Warning: sharing prescription drugs can affect your reproductive potential
A prescription drug is meant to be taken only by the individual it was prescribed for. In other words, it’s a person-specific thing. Yet, this study reports that the incidence of sharing or borrowing prescription medications is quite high. The practice has become a major medical and public health problem.
What is even more disturbing is the fact that the highest incidence occurred among women of child-bearing potential. The results of the study, based on a survey of more than 25,000 people of different ages and gender, are as follows:
- 28.8% of women report having shared prescription medications. Only 26.5% of men surveyed do the same.
- More than a third (36.5%) of reproductive-aged women (7,500 women aged 18 to 44 years old) follows this practice. Only 19.5% of other aged women do the same.
The most common medications involved are anti-allergy drugs and analgesics (anti-pain). The risks of taking medications that were not prescribed by your doctor specifically for you are as follows:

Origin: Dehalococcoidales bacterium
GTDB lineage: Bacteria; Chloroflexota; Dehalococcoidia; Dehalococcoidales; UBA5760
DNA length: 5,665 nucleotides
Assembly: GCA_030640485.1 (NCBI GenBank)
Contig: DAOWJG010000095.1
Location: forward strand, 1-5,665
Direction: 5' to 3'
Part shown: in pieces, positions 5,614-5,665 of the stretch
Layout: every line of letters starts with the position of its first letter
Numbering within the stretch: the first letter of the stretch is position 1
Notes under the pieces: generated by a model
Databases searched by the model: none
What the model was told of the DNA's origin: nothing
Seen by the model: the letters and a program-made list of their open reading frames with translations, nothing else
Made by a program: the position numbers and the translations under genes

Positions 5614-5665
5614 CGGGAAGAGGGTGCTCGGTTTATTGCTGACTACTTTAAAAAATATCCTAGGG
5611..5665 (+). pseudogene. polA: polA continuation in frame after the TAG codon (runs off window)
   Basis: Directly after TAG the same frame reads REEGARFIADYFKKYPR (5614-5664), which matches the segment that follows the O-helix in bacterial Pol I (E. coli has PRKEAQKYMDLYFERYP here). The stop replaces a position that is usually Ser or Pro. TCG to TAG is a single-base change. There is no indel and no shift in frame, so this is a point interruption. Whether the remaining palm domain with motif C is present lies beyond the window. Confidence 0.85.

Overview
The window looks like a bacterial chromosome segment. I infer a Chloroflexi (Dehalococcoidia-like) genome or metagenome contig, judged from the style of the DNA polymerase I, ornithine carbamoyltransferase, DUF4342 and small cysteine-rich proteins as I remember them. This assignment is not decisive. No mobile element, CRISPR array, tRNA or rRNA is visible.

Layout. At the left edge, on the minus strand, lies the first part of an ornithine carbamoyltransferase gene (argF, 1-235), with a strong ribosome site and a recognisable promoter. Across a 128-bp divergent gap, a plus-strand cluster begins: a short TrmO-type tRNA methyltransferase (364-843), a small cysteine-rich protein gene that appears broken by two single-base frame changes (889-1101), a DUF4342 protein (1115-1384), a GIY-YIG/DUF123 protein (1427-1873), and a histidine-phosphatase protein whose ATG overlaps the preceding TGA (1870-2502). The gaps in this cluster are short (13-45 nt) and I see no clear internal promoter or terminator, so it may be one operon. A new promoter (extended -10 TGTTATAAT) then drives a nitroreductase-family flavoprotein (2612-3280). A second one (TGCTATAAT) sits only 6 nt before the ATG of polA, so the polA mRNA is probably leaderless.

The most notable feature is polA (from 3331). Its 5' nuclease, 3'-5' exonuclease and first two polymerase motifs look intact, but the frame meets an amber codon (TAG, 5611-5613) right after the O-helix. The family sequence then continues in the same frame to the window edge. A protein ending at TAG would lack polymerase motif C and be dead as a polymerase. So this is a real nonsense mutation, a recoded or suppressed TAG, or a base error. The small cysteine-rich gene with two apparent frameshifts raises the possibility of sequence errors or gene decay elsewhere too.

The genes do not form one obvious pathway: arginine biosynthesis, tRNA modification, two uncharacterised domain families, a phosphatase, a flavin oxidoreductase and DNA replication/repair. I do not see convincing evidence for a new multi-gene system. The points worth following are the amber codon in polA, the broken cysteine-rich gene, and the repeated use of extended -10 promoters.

- Drug interactions with other drugs and/or foodstuffs and drinks
- Drug allergies
- Development of antibiotic resistance
- Risk of addiction
In addition, certain drugs may have undesirable effects on people of child-bearing potential.
Certain drugs, we know, can have adverse effects on the development of embryos and fetuses when taken by pregnant women. What is less well-known is that there are drugs which can cause harm to babies of women who are still trying to get pregnant. Some drugs have very long half-life and can therefore persist in the body for long periods of time. Other drugs may also have effects on fertility, sexuality, and the reproductive system.
So, next time you are tempted to borrow, share, or lend prescription drugs, please think twice…